The World Is Flat When It Comes to GF Pizza
Iím an explorer in my own kitchen, a curious cook who likes to improvise.
Comments (0)Posted by Beth Hillson
I’m an explorer in my own kitchen, a curious cook who likes to improvise. I apply the Christopher Columbus-method in most of my cooking, using recipes like maps for inspiration. I don’t always know where I am headed but 99% of the time, my recipes are successes. I take copious notes so, like Columbus, I can find my way home again! My recipes are always well-tested so I don’t send our readers over a culinary cliff!
Here’s my latest exploration. The other day, I was experimenting with from-scratch pizza and toppings for the Oct/Nov 2018 issue of the magazine. (I can’t wait for you to see it!)
I had extra pizza dough and company coming. I recall one cookbook author telling a group of bakers that more baking surface made for better tasting gluten-free baked goods.†
I thought I’d try that principle with my pizza dough. I pulled the shredded mozzarella from my fridge and the heirloom tomatoes and fresh basil from my garden.†
I created a very thin rustic flatbread for my company – a cross between a pizza and a cracker.
It worked beautifully. The best part is that my new flatbread creation is so easy and delicious and no one guessed it’s made without gluten.
Here’s how I made it. It’s best to use a pizza stone and a pizza peel (paddle) for this recipe. Don’t worry if you don’t have either. Instead, use a heavy-duty baking sheet and get out two of the largest spatulas you have.†
Set a pizza stone on the bottom rack and set the oven to 425 degrees or create a makeshift stone by turning a baking sheet upside down on the lowest rack. The idea is to create an even, hot surface that will bake the crust quickly.
Make up a recipe of pizza dough. You can use a mix or try this recipe from our web site. Prepare the dough. Now, here’s the trick. Brush some olive oil (about 2 teaspoons) over the surface of a sheet of parchment (or aluminum foil) and begin rolling the dough and pressing it into a free-form rectangle about 11 x 16 inches, two flatbreads that measure 6 x 12 inches each, or circle or two. This is more about method than shape so do whatever suits your fancy. If using a recipe that makes two crusts, make more flatbreads or use half for a traditional pizza. Cover the dough with an oiled sheet of plastic wrap to help roll it out. You want to press this puppy into a cracker-thin crust about 1/8th inch thick.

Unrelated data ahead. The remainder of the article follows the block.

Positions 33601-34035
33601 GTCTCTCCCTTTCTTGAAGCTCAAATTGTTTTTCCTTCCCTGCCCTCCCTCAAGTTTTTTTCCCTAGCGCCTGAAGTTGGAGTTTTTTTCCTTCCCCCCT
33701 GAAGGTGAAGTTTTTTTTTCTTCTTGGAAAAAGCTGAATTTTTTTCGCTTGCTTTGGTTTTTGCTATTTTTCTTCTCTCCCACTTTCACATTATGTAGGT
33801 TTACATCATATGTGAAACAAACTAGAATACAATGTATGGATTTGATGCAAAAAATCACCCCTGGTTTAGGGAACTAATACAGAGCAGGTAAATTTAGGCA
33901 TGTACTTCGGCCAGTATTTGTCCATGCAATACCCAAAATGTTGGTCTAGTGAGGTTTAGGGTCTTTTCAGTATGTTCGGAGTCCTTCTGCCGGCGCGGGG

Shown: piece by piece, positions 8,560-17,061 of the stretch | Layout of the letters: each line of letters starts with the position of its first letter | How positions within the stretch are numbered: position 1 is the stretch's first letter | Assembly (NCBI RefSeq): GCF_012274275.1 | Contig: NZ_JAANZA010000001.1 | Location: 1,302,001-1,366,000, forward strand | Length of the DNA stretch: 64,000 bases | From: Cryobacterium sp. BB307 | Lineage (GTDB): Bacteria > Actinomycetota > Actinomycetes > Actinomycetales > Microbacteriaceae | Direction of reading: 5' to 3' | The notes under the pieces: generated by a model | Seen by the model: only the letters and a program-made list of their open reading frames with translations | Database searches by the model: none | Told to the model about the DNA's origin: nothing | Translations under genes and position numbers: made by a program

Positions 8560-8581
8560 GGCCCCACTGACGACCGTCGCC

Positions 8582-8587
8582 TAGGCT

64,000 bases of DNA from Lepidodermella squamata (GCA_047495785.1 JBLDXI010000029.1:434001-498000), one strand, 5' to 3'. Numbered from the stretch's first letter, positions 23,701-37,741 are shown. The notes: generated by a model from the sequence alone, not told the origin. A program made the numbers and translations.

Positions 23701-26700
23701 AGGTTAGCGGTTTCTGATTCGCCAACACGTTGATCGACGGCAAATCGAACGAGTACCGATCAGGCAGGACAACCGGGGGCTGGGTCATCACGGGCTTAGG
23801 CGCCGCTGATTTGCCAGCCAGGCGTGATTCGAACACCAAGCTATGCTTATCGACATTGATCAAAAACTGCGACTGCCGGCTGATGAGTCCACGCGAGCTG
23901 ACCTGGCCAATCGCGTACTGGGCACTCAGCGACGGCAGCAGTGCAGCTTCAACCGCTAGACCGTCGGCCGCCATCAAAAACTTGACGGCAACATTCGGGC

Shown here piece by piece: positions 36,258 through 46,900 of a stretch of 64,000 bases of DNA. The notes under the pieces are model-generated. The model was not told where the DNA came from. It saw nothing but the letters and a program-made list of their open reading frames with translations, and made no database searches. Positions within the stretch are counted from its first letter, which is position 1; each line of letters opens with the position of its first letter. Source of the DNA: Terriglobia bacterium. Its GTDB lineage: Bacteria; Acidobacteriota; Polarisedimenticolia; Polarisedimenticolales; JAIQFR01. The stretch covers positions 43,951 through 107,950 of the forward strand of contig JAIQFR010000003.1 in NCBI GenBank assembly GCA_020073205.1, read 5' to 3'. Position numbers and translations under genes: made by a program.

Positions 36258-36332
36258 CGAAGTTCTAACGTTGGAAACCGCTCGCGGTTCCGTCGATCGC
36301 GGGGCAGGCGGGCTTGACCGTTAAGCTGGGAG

Just to be sure it has a bit of a yeast head, cover the dough with another sheet of parchment (or plastic wrap) and let it rise for a few minutes while the oven finishes preheating.†
While it rises (allow about 15 minutes) and the oven heats, slice the tomatoes very thin, so they will cook quickly. Remove the parchment from the top and brush the crust with about 2 teaspoons of olive oil. Top with 2 cups of shredded mozzarella and scatter tomato slices over the top. Use enough tomato slices to cover the surface but don’t let them overlap. Sprinkle about ľ cup of Parmesan cheese (per flatbread) over the tomatoes and top with herbs – chopped basil and oregano are good. Here’s the other tip. Slide a pizza peel under the flatbread then slide the flatbread onto the preheated stone. Bake about 18 minutes or until the edges are browned and the cheese has melted.
If you don’t have a peel use a couple of spatulas to slide the flatbread onto the stone.† You can also roll out the flatbread on a baking sheet and set the prepared crust, baking sheet and all, on the stone.†
If you can’t have cheese, mix herbs and garlic in olive oil and brush it on the crust or choose one of the many dairy-free cheese alternatives.†
Columbus would have loved my discovery. My guests did, too.